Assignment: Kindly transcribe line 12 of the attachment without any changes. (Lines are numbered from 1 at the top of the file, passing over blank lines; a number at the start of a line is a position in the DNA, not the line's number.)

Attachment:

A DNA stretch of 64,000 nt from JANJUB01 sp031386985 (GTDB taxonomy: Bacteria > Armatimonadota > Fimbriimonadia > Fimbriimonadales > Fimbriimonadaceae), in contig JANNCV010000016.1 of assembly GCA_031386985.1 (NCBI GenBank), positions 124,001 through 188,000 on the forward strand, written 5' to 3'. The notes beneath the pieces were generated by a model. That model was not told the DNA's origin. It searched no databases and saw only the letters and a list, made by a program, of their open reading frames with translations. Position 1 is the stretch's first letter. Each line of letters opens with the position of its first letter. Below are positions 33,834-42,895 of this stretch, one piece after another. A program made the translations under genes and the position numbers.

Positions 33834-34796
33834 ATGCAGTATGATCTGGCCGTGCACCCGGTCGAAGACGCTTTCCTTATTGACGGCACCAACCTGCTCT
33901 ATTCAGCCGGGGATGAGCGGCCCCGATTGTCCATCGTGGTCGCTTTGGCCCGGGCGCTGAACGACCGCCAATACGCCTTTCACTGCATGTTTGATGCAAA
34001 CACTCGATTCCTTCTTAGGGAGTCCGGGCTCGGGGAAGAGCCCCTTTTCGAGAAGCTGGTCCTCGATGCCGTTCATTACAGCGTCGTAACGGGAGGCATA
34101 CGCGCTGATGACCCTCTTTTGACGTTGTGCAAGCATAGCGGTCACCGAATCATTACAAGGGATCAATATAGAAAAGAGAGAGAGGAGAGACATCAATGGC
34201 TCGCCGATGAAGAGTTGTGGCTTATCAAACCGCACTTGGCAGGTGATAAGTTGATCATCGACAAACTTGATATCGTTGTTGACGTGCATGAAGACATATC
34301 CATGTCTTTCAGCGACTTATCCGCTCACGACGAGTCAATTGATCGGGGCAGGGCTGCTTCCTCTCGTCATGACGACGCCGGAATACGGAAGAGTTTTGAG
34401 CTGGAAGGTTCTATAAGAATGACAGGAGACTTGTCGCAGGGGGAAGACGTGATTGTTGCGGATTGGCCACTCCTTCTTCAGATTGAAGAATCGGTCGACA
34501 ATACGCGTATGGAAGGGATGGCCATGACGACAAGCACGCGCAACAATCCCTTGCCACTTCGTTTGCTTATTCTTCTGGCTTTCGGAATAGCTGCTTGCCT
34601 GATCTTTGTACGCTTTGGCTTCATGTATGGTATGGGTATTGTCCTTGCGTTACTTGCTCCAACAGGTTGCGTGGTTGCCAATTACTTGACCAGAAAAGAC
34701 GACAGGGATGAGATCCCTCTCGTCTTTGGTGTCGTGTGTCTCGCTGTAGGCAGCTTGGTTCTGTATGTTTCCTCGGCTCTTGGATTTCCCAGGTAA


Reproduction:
34701 GACAGGGATGAGATCCCTCTCGTCTTTGGTGTCGTGTGTCTCGCTGTAGGCAGCTTGGTTCTGTATGTTTCCTCGGCTCTTGGATTTCCCAGGTAA